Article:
A Chilean man said to have allegedly attempted to rob an elderly man at knifepoint ended up being wrapped in clingfilm against a pole after being caught by a crowd mid way his robbery attempt.
The alleged thief, Valentino Abeyta Barrera, was caught by bystanders, disarmed, stripped naked and tied to a lamppost.
Upon being detained, gathering crowds tore the Chilean thief’s clothes off along with puling his underpants down, before wrapping him in clingfilm in the capital Santiago.
Police would arrive after 20 minutes, yet when they asked the man what was going on, he refused to answer, only begging police to free him.
Upon being released and taken to the police station Barrera refused to file a complaint, and police said they had been forced to let him go because the alleged victim of the man’s attack had also not made a complaint.
Told a police spokesman: ‘Unless the man who was tied to the lamppost or his alleged victim want to file a complaint, there is not much we can do.’
The man’s humiliation would come to be a talking point on social media after images and video of the incident were posted online where they went viral, sparking debate over vigilante justice.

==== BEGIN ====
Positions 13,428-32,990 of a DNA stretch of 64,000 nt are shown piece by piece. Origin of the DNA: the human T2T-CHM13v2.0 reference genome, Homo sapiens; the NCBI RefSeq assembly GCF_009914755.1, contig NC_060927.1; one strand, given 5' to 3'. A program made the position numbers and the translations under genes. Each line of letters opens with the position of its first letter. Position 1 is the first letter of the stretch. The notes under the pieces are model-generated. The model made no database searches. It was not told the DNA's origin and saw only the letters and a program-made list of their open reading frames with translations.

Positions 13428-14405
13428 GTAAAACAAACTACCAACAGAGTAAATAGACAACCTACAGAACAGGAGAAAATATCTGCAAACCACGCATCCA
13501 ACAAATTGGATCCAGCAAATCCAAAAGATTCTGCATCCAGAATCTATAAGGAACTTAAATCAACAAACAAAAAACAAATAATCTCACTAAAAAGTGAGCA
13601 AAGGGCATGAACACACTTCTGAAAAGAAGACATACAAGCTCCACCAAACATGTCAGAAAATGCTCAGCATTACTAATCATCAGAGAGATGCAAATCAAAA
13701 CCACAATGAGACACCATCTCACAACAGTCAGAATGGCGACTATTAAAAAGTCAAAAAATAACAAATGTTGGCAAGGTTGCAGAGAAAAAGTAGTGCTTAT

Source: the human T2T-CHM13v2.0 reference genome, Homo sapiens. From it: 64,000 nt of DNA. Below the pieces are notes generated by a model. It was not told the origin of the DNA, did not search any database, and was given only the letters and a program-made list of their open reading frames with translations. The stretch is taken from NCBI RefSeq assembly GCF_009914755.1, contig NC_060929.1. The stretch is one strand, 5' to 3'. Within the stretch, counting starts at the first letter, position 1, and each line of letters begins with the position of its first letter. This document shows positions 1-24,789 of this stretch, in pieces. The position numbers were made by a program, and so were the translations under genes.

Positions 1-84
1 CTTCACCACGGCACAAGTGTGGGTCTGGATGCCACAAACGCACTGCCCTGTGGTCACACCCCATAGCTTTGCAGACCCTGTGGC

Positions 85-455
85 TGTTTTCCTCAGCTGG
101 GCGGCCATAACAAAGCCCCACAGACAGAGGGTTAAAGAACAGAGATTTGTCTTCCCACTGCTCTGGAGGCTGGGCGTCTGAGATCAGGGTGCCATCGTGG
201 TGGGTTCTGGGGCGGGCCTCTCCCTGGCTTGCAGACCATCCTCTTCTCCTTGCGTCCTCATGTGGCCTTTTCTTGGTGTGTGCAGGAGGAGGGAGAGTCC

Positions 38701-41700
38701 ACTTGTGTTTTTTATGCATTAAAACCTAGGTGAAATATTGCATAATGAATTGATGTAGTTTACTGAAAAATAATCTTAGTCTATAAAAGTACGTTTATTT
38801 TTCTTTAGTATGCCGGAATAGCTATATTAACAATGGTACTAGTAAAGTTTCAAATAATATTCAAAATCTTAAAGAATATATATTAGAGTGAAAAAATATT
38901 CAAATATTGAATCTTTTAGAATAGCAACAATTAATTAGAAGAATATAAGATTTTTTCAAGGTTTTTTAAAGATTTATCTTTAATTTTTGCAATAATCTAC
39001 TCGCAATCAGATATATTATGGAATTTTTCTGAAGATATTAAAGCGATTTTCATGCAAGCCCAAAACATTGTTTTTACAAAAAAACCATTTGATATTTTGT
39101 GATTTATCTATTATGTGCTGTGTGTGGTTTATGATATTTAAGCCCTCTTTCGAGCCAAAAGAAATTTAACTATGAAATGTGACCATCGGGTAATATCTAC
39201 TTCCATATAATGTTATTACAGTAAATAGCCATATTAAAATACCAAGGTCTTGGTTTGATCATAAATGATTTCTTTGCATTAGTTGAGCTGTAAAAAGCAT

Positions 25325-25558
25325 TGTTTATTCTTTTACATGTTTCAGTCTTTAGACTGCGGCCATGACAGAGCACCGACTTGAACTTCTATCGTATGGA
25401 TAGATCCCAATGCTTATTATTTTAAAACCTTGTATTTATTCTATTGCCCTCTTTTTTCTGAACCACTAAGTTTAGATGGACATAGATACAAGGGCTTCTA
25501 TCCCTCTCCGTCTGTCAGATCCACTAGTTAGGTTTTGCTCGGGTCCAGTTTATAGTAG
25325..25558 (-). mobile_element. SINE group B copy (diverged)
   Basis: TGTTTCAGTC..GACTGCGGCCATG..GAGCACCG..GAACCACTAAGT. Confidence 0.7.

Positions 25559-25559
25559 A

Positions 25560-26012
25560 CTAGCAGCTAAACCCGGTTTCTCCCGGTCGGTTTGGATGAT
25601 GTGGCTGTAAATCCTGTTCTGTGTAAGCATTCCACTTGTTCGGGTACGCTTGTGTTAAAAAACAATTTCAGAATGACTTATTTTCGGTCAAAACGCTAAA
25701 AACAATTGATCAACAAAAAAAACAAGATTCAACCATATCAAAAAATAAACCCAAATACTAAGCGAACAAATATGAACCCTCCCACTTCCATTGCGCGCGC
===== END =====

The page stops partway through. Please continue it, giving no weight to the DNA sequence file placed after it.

Many said that it made those giving the crook a beating as bad as the crook himself, while others said it showed the lack of faith in the police and the justice system.
Daniela Montoya Pazo said: ‘They just had to arrest him, not beat him.
‘This kind of things put us at the same level as the criminals.’
But another, Daichi Yuka, said: ‘I would like to do the same thing to the thief who threatened me with a weapon this morning.’
And then there was this observation that made me wonder as well:
This is an interesting moral question.
On one hand, vigilante justice can be very dangerous. People make mistakes, apply ‘justice’ unevenly, all those sorts of issues.
However, by being wrapped to a pole, he avoided an arrest, perhaps avoided being fired (can’t work from jail), and prevented a permanent blot on his record. — And it seems the victim felt justice had been done, and declined to press charges.
Society avoided the costs of prosecution and incarceration.
Which ‘path’ is better? What are the limits?